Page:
Captain Brooks Koepka of Smash GC hits his shot during the final round of LIV Golf Tulsa at the Cedar Ridge Country Club on May 14, 2023 in Broken Arrow, Oklahoma. (PHOTO / LIV GOLF VIA AP)
ROCHESTER, New York - Brooks Koepka returns to the major stage for this week's PGA Championship, hoping the lessons he learned after squandering a final-round lead at last month's Masters will serve him well at Oak Hill Country Club.
Four-times major champion Koepka took a two-shot lead into the final round of the Masters but closed with a disappointing 75 to finish in a share of second place and left to wonder what went wrong
Four-times major champion Koepka took a two-shot lead into the final round of the Masters but closed with a disappointing 75 to finish in a share of second place and left to wonder what went wrong.
"I didn't sleep (that) Sunday night just trying to figure out what exactly it was. Thought about it for a few days after and really honed in on what I was doing and what went wrong," Koepka told reporters at Oak Hill on Wednesday.
"From there just never let it happen again. That's the whole goal, right? You're not trying to dwell on it. Yeah, it sucks to finish second, but at the same time, as long as you learn from it, you'll be fine."
When asked to share what he learned from his latest Masters appearance Koepka said he preferred to keep it to himself.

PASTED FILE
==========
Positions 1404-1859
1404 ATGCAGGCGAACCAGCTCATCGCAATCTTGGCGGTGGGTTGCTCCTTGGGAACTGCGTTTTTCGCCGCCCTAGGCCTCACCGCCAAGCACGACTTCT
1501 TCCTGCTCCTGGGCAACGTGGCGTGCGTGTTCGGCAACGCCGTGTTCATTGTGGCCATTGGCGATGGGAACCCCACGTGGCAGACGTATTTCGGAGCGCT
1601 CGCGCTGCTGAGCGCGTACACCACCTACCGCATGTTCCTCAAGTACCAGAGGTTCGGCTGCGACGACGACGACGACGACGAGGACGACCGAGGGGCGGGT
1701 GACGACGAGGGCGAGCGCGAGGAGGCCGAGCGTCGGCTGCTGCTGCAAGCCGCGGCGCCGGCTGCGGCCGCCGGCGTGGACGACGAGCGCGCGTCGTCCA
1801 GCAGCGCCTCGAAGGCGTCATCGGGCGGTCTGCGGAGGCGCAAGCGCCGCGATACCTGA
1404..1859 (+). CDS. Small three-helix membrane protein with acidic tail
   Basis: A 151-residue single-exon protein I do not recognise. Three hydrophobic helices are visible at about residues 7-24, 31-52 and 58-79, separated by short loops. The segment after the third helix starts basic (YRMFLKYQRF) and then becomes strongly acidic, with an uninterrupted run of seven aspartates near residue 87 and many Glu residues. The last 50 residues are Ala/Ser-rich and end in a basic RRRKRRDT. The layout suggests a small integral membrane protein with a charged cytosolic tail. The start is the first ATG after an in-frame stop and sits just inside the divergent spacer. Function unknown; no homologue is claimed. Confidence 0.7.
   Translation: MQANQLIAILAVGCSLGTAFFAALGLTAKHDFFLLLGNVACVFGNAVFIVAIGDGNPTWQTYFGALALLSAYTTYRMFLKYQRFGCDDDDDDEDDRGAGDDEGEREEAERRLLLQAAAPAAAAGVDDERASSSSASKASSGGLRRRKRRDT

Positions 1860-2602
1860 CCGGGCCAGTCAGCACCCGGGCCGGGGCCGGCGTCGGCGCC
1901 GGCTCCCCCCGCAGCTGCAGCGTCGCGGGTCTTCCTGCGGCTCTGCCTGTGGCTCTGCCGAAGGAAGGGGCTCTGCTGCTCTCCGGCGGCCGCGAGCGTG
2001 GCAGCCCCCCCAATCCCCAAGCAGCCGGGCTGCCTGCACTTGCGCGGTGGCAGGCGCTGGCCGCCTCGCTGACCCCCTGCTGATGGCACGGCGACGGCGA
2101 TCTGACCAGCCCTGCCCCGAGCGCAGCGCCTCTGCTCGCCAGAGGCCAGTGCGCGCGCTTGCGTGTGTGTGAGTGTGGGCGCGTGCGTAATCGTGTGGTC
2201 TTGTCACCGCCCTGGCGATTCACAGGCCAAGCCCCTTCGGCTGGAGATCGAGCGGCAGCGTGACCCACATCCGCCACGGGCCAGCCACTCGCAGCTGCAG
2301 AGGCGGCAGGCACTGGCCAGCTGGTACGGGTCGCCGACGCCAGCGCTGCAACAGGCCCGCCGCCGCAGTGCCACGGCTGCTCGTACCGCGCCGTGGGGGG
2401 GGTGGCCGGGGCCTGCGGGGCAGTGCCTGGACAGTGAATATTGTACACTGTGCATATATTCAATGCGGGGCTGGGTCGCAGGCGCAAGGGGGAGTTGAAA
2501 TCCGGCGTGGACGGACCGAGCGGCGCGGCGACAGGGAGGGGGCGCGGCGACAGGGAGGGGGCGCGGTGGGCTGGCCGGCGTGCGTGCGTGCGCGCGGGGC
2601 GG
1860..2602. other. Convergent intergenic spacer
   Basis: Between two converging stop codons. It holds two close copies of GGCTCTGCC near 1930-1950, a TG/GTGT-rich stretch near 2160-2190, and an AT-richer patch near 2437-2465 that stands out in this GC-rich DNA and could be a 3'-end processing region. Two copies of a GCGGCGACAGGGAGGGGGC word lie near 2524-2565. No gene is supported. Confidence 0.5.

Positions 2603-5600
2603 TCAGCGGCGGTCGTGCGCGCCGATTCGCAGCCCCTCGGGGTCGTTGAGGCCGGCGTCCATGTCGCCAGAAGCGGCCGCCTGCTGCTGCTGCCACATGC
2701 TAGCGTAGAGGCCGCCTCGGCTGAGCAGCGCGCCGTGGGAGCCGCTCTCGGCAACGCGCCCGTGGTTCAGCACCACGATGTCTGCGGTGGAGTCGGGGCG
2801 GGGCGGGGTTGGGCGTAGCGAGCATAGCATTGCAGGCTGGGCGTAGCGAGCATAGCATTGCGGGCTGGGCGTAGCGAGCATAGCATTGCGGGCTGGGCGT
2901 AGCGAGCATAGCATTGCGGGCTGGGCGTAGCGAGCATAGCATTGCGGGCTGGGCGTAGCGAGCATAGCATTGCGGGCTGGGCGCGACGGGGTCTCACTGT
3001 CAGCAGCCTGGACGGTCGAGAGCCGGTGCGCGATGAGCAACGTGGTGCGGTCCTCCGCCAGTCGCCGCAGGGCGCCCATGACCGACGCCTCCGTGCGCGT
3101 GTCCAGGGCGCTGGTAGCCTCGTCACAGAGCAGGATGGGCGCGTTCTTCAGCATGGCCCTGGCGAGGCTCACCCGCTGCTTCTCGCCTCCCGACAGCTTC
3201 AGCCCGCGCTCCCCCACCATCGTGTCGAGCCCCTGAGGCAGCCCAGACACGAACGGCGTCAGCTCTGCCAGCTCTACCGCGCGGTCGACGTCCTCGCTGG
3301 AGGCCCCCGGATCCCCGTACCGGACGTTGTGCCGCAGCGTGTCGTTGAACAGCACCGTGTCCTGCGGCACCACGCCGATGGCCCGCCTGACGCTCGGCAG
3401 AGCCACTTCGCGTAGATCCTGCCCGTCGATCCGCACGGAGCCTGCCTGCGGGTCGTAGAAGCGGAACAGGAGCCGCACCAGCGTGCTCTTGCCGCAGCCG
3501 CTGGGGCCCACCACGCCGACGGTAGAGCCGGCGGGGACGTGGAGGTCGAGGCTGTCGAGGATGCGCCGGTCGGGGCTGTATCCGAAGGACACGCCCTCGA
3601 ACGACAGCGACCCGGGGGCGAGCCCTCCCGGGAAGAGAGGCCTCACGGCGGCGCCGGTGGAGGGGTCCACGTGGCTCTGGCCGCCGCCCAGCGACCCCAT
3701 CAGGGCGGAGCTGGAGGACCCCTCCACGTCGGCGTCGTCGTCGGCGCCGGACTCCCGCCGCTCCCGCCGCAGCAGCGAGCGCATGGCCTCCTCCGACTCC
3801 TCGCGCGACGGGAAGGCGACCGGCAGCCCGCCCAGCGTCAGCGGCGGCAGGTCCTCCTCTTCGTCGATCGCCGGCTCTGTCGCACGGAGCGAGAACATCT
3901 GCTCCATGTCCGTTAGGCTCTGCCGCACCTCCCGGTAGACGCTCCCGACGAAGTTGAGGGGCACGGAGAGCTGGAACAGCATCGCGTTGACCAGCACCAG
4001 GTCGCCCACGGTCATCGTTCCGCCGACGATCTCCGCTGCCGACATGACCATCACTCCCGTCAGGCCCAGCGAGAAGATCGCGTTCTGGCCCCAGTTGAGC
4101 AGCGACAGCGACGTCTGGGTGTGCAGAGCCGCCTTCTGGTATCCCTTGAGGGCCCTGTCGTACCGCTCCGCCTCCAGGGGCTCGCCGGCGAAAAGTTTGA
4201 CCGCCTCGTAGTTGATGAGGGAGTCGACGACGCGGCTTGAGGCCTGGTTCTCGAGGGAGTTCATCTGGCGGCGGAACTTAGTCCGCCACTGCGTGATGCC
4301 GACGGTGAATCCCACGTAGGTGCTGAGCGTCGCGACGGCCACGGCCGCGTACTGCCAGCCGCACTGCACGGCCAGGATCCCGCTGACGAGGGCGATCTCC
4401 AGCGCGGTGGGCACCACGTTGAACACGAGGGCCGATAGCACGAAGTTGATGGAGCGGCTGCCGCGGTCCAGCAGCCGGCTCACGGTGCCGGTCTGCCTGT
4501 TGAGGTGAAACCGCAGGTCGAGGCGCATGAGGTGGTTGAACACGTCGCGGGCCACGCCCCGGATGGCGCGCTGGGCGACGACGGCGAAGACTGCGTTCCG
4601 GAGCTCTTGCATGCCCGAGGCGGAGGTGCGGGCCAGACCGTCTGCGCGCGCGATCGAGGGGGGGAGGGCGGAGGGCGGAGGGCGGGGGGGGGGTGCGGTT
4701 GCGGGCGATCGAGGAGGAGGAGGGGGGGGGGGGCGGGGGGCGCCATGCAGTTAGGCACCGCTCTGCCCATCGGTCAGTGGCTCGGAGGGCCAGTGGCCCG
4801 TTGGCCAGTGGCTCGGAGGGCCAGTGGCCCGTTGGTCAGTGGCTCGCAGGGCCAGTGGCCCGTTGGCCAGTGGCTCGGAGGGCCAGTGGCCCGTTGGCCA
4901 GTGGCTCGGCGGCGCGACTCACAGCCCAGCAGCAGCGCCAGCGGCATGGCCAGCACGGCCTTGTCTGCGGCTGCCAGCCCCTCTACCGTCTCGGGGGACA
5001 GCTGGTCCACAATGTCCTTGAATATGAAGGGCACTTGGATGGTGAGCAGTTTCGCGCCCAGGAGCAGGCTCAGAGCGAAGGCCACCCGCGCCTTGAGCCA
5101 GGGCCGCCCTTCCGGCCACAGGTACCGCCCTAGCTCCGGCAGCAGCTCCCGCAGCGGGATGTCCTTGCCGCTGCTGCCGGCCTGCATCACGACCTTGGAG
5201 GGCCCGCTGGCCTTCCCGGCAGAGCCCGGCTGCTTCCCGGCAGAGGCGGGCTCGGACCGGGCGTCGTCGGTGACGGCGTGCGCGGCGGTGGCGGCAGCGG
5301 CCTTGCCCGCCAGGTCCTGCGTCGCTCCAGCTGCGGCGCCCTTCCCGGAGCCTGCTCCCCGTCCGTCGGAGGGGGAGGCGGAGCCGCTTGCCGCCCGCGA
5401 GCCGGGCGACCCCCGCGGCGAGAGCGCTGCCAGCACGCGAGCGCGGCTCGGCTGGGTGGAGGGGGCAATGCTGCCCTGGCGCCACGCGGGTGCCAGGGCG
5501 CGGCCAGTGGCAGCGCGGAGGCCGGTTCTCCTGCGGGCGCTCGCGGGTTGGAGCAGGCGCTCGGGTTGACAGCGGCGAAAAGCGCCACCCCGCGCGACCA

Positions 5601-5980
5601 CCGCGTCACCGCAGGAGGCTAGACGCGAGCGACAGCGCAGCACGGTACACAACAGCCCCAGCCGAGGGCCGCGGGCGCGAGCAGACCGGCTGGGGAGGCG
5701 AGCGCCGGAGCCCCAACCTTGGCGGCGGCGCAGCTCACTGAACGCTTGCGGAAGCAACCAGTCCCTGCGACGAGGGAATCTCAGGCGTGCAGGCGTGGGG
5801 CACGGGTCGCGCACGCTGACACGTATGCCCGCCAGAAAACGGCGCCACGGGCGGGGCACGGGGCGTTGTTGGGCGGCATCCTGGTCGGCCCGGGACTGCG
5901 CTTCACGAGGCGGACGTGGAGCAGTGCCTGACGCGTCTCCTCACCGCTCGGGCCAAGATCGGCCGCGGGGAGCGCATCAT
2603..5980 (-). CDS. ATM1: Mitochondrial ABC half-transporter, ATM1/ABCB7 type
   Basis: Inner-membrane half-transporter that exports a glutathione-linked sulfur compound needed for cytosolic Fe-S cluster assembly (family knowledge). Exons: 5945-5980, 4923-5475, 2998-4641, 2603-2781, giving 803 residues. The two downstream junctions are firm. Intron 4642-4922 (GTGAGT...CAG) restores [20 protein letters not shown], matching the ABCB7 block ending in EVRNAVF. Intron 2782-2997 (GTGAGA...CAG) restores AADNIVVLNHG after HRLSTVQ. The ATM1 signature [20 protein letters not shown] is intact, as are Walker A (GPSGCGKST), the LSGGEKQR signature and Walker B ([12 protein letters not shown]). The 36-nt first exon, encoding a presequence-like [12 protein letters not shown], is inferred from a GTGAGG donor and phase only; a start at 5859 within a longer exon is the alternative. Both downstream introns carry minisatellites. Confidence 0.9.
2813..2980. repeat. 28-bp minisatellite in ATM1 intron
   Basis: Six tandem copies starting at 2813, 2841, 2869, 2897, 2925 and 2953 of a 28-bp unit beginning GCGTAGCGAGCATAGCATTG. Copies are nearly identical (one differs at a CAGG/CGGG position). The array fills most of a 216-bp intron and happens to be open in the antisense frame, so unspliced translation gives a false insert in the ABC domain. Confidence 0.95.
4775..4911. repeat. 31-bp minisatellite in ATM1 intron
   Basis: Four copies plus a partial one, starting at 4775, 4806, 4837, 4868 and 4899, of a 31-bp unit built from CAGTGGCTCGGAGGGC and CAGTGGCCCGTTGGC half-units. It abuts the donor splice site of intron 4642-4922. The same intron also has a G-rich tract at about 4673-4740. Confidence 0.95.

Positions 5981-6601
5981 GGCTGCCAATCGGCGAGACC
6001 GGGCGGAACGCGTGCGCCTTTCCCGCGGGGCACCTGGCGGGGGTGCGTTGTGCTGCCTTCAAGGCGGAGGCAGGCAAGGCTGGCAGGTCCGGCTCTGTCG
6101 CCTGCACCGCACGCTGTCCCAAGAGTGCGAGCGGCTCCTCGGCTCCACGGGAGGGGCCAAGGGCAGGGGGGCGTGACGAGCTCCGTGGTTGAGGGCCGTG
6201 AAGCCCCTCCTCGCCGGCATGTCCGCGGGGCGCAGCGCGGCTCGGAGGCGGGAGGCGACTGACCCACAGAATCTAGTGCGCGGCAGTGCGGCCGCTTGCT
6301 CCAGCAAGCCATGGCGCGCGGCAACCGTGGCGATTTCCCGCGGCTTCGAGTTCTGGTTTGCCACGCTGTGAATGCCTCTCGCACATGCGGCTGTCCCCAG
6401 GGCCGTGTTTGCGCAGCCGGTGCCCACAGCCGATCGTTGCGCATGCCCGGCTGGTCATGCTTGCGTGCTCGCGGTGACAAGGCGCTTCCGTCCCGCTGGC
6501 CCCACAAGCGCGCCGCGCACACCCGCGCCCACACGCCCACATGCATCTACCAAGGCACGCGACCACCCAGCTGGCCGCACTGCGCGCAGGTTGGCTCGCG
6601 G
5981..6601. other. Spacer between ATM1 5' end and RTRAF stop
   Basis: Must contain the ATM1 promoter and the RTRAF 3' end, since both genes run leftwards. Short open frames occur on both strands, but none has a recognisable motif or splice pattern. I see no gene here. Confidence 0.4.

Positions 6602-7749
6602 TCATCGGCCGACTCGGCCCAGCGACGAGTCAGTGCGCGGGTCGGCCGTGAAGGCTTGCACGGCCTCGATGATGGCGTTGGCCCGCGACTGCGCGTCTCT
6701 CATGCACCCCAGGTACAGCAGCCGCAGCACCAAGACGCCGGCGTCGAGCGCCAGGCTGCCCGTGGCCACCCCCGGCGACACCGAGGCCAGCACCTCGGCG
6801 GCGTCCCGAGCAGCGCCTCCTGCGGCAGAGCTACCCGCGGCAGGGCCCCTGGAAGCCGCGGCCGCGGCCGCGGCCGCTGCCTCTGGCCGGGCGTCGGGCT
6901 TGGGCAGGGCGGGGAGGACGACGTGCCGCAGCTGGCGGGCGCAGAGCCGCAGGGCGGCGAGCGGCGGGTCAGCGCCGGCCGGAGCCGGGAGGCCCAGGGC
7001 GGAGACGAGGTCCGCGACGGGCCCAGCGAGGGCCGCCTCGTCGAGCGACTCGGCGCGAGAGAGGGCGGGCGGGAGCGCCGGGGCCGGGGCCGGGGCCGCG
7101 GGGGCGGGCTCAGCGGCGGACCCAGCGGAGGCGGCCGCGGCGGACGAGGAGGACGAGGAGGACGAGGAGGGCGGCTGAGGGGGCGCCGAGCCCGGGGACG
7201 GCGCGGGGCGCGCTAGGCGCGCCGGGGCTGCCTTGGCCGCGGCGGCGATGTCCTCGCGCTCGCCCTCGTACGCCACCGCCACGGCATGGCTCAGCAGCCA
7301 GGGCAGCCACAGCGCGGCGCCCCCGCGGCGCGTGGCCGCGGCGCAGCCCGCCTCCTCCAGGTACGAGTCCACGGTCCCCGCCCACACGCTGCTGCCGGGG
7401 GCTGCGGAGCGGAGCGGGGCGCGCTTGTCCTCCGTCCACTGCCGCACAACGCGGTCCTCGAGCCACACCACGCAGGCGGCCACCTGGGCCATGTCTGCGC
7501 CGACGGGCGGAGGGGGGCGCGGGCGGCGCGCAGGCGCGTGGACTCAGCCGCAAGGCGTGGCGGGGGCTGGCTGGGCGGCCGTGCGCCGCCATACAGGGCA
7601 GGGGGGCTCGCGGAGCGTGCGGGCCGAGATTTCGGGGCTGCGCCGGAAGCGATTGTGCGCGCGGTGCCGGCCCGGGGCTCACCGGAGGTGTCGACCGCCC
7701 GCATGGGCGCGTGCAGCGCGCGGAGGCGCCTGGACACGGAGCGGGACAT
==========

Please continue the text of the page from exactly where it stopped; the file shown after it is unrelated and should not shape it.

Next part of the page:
Koepka, who won consecutive US Open titles in 2017-18 and went back-to-back at the PGA Championship in 2018-19, is one of 18 LIV Golf members in the starting field this week and perhaps the most confident of the bunch.
Starting with his 2017 US Open win at Erin Hills, Koepka has finished either first or second in eight of the last 21 majors in which he has competed.
Prior to the 2019 PGA Championship Koepka said the majors are sometimes the easiest to win and shared his own algorithm that essentially reduced the field to about 12 players he needed to beat. On Wednesday, Koepka said his formula still holds true.
"I still think it is, yeah. I still think there's a lot of good players, and they should think the exact same thing. You should have a lot of confidence," said Koepka.
"When you look at the major leaderboards over the last, I don't know, maybe five, six years, I mean, it's pretty repetitive on the guys who are at the top. So I think it's still the same."
Oak Hill has undergone an extensive restoration since it last hosted a PGA Championship in 2013 and its narrow fairways, deep rough and steep-faced bunkers will provide a stern test.
Koepka, who will play the opening two rounds with world number two Scottie Scheffler and 2019 US Open winner Gary Woodland, said patience will be critical.
"Every time I've won, I've been super disciplined, where I hit it, the shots, not doing exactly maybe what — I might want to hit driver off the tee, but it's not what the hole or pin location calls for," said Koepka.
"Just staying patient. I think that's a massive thing to win a major."
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